[Robert J. Fouser] Outlook for the National Assembly election
Published : Jan 14, 2020 - 17:16
Updated : Jan 14, 2020 - 17:16
Currently, no party has a majority in the National Assembly. President Moon’s Democratic Party is the largest party, but it relies on support from sympathetic minor parties and independents. The largest opposition party is the Liberty Korea Party, but it has had difficulty blocking the Democratic Party because of testy relations with minor parties.
For the Democratic Party and the Liberty Korea Party, the overriding goal of the election is to reach an outright majority, if not a working majority. With 129 seats out of 300 in total, the Democratic Party is close to that goal; the Liberty Korea Party has only 108. The most important question of the election is whether the Democratic Party can increase its standing with the possibility of achieving an outright majority of seats.
History is not on its side. Since democratization in 1987, there have been eight National Assembly elections. In most cases, the party holding the presidency lost seats. Losses were greater toward the end of a president’s term. This suggests that voters view National Assembly elections as a chance to check the power of the president or to send a message to an unpopular president.
The upcoming election comes about three years -- or more than halfway -- into President Moon’s term, so losses would normally be expected. Two variables that have not existed in previous National Assembly elections may work in the president’s favor.
First, President Moon remains popular, unlike most of his predecessors at similar points in their terms. Only Kim Dae-jung was able to maintain popularity three years into his term. Moon remains popular despite a weak economy, which typically weighs heavily on popularity. What explains Moon’s continued popularity?
The biggest reason is a large and loyal base of supporters. In the 2017 presidential election, Moon won 41 percent of the vote. A recent poll shows that 41 percent of voters plan to support him until the end of his term, which suggests that he has lost almost no support during his term. This is a rare feat in the history of South Korean politics. All his predecessors ended their terms with approval ratings below 30 percent; Park Geun-hye fell to 4 percent. If President Moon completes his term at 41 percent, he will make history.
Second, generational change has severely affected the image of the Liberty Korea Party. Political parties in Korea have long appealed to regional loyalty to attract supporters, but this works mainly with older voters. Younger generations view the Liberty Korea Party as old and authoritarian and have no interest in supporting it, even if they have reservations about President Moon and his policies.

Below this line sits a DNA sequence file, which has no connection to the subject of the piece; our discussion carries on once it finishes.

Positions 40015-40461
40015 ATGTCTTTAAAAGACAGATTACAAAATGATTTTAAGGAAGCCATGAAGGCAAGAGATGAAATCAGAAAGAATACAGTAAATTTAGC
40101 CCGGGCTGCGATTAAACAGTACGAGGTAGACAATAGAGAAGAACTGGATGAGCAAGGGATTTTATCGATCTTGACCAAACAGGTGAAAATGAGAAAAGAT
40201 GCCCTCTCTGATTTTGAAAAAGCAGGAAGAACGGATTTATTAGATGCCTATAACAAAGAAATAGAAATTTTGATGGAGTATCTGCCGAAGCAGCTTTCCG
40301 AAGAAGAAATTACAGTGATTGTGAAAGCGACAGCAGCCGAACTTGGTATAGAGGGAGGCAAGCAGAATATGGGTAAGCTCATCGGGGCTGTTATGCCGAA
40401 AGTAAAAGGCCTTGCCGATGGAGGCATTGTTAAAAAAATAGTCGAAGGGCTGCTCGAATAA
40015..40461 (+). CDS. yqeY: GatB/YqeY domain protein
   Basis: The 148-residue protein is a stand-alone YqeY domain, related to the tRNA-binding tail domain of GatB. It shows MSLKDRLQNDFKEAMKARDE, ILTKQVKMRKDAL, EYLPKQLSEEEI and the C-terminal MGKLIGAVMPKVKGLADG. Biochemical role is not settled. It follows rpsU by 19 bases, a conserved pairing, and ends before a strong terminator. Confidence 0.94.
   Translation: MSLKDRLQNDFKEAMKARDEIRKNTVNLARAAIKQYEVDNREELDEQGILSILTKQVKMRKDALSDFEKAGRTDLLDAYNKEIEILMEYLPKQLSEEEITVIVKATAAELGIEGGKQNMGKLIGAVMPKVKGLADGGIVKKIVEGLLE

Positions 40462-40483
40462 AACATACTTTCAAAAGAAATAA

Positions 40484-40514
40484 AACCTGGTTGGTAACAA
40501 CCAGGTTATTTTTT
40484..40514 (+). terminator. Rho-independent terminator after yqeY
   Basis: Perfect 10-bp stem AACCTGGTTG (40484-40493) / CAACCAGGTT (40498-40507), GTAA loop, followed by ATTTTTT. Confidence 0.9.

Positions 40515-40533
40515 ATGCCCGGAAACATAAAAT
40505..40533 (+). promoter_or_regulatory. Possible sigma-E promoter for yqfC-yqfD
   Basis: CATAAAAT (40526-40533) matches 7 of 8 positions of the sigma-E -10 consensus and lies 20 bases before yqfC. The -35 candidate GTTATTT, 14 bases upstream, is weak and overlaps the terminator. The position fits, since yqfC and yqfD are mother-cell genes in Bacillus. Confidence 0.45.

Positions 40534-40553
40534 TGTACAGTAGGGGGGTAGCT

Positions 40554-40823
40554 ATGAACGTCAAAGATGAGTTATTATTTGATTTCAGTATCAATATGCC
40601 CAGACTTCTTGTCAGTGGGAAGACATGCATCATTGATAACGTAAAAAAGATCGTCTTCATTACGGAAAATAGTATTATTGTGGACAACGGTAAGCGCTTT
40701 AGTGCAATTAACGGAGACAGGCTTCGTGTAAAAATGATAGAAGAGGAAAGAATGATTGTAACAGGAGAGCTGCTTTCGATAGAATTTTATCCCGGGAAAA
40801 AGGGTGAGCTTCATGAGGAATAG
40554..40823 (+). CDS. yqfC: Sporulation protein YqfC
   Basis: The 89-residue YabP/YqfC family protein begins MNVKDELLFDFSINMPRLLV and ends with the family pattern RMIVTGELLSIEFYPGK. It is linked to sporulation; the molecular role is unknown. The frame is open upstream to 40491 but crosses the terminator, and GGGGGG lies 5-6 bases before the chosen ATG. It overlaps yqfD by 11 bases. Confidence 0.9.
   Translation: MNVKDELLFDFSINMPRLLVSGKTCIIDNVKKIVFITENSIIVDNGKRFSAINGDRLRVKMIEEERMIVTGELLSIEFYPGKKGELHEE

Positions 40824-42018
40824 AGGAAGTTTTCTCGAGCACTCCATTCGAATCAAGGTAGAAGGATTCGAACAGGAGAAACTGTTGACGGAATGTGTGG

Unlike previous generations, younger generations are more skeptical and less passionate about politics than older generations. They may not be enthusiastic about President Moon, but they are equally, if not more, skeptical of his opponents. Increasingly, younger generations are viewing Moon’s passionate 386-Generation supporters as old and authoritarian, but that will not be enough to move them over to the Liberty Korea Party.
The conservative opposition is also in a state of disarray that began with the impeachment of former President Park Geun-hye. Several new conservative parties have formed in the hope of attracting moderate conservatives who are repelled by the Liberty Korea Party. Not all the conservative parties will run a full slate of candidates, but they will run enough to split the conservative vote in swing districts.
The Democratic Party, meanwhile, remains unified because President Moon is holding onto his popularity. This puts the Democratic Party in a strong position to gain the 22 seats it needs to gain a majority. Such an achievement would mark the first time since the 2004 election, during the term of Roh Moo-hyun, that a liberal-leaning party has won a majority in the National Assembly.
The day after the election, attention will turn to the presidential election in 2022. By then, younger generations will be a little older, but most likely just as alienated from politics as they are today. The direction they take will strongly influence politics for the rest of the 2020s. The political group that reaches out to younger generations will be well rewarded. If none do, then they will most likely shake things up by creating a new political group.
Robert J. Fouser
Robert J. Fouser, a former associate professor of Korean language education at Seoul National University, writes on Korea from Pawtucket, Rhode Island. He can be reached at firstname.lastname@example.org -- Ed.
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